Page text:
TYNGSBORO -- Residents raised their hands and shouted out their thoughts about the town as they participated in a visioning session for a new 10-year master plan.
Their shared thoughts revealed deep pride in the historic buildings of the town, hope for continued development of the town center, and appreciation for the natural environment.
The Northern Middlesex Council of Governments moderated the event held Tuesday evening in the auditorium at Old Town Hall.
Council Executive Director Beverly Woods explained to the nearly 50 residents who were present that their participation will help determine how the community evolves over the next decade. State law requires planning boards to maintain and update master plans every 10 years.
A master plan helps manage growth and change, assure orderly growth, protect environmental resources and strengthen community identity, Woods said. It also creates a framework for future policy decisions.
Woods turned the main activity of the night over to Council Assistant Director Jay Donovan said that residents would be participating in a SWOT analysis, a brainstorming technique that produces a list of strengths, weaknesses, opportunities and threats on large pages of flip chart paper.
Calling attention to sheets of red, green, blue, and yellow dots that each person received as they entered the brightly lit auditorium, Donovan said residents would use after the SWOT analysis to determine priorities.
As Woods called for attendees to first identify the town's strengths, an NMCOG staffer stood at the flip chart scratching out ideas. When one paper was filled -- sometimes overfilled -- with writing, another staffer walked it over and taped it to an auditorium wall.
Strengths identified included location, historic town center, police and fire protection, public library, "iconic" Tyngsboro bridge, trail access in state forest, town beach, four bodies of bodies of water, active town boards, wildlife, parking for two airports, and the 1st Parish Meeting House.
Moving on to weaknesses a resident shouted "roads." That was quickly followed by the tax rate, lack of sidewalks, access to the other side of the river, proximity to tax free New Hampshire, no opportunities for small business in the town center, town center shopping, abandoned buildings, lack of art and culture opportunities, no cultural and civic facilities, public transportation and public-safety buildings.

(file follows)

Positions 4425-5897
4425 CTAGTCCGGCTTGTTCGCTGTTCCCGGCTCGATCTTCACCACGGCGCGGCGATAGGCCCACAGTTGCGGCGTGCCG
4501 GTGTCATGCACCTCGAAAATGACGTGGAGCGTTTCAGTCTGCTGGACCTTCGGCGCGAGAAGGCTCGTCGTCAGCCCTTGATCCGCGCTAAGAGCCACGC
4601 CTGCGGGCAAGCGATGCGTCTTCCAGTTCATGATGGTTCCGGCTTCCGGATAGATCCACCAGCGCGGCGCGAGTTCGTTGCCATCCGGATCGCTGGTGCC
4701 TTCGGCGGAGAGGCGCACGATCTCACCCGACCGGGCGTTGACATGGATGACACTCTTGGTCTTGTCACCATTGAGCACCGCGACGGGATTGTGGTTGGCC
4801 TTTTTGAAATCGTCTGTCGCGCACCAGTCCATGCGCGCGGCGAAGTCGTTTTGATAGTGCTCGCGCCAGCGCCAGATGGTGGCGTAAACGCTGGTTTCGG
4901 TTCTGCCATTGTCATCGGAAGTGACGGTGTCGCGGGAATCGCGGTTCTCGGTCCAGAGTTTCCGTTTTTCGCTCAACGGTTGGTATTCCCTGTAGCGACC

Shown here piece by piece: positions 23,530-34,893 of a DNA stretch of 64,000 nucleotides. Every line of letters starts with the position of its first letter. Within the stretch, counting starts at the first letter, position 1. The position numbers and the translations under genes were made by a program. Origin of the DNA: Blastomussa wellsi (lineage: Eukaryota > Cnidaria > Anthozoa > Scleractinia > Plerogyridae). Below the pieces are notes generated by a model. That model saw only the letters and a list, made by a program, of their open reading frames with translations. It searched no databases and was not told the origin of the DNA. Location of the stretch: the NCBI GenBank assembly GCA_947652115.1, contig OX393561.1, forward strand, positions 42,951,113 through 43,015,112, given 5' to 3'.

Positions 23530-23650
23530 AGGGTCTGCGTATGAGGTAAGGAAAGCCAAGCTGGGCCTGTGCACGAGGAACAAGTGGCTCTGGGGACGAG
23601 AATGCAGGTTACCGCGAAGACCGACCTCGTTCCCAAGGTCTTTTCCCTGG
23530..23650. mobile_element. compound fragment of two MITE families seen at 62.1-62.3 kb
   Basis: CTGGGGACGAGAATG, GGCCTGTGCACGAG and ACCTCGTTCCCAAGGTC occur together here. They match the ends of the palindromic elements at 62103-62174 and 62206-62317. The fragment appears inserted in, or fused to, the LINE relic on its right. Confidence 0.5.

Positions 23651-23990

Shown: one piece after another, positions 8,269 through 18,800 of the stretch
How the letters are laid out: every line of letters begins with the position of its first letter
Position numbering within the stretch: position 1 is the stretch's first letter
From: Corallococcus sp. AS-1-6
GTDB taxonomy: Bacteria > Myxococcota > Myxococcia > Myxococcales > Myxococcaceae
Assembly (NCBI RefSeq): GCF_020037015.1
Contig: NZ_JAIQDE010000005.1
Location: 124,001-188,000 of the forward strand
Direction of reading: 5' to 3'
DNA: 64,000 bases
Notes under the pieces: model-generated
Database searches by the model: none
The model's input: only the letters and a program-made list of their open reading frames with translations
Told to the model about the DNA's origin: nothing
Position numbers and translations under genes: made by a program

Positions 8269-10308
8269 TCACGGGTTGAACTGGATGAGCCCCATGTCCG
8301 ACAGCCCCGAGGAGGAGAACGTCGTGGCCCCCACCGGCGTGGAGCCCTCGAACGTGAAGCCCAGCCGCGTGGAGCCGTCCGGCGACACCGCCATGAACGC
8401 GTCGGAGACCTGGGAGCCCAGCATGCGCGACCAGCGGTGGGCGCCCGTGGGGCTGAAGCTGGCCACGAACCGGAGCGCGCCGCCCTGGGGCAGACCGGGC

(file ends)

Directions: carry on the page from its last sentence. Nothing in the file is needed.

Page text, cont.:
As they turned to opportunities for Tyngsboro, one resident urged, "creating a town center alive with arts and culture."
Another resident called for preserving open space while another identified supporting the town's agriculture.
Other ideas included more recreational use of the Merrimack River with kayak and canoe rentals.
In keeping with current events, yet another person shouted "pot shops," explaining that they will be located right at the New Hampshire border and will encourage tourism.
Attendees identified loss of quality of life, over development, over population and "looking like more like an extension of Nashua" as among the threats.
When residents finished identifying threats, Donovan gave them 15 minutes to circle the room looking at the crowded sheets of flip chart paper and covering them with the red, green, blue and yellow dots. A red dot signified highest priority, green second priority, blue third priority and yellow lowest priority.
Participants hovered around the sheets making decisions. Sometimes they gave an emphatic tap as they pasted a dot next to an idea they were passionate about.
After 15 minutes, Donovan called them to order. The sheets of paper he told them would be collected, the votes tallied and results given to the master planning committee for consideration.
He congratulated the audience for coming out. Tyngsboro residents turned out in a substantial number to begin process of planning, and they will have other chances to participate.
The event on Wednesday night was the first of four public forums for town residents help shape the community's direction. Dates and times for each forum will be announced.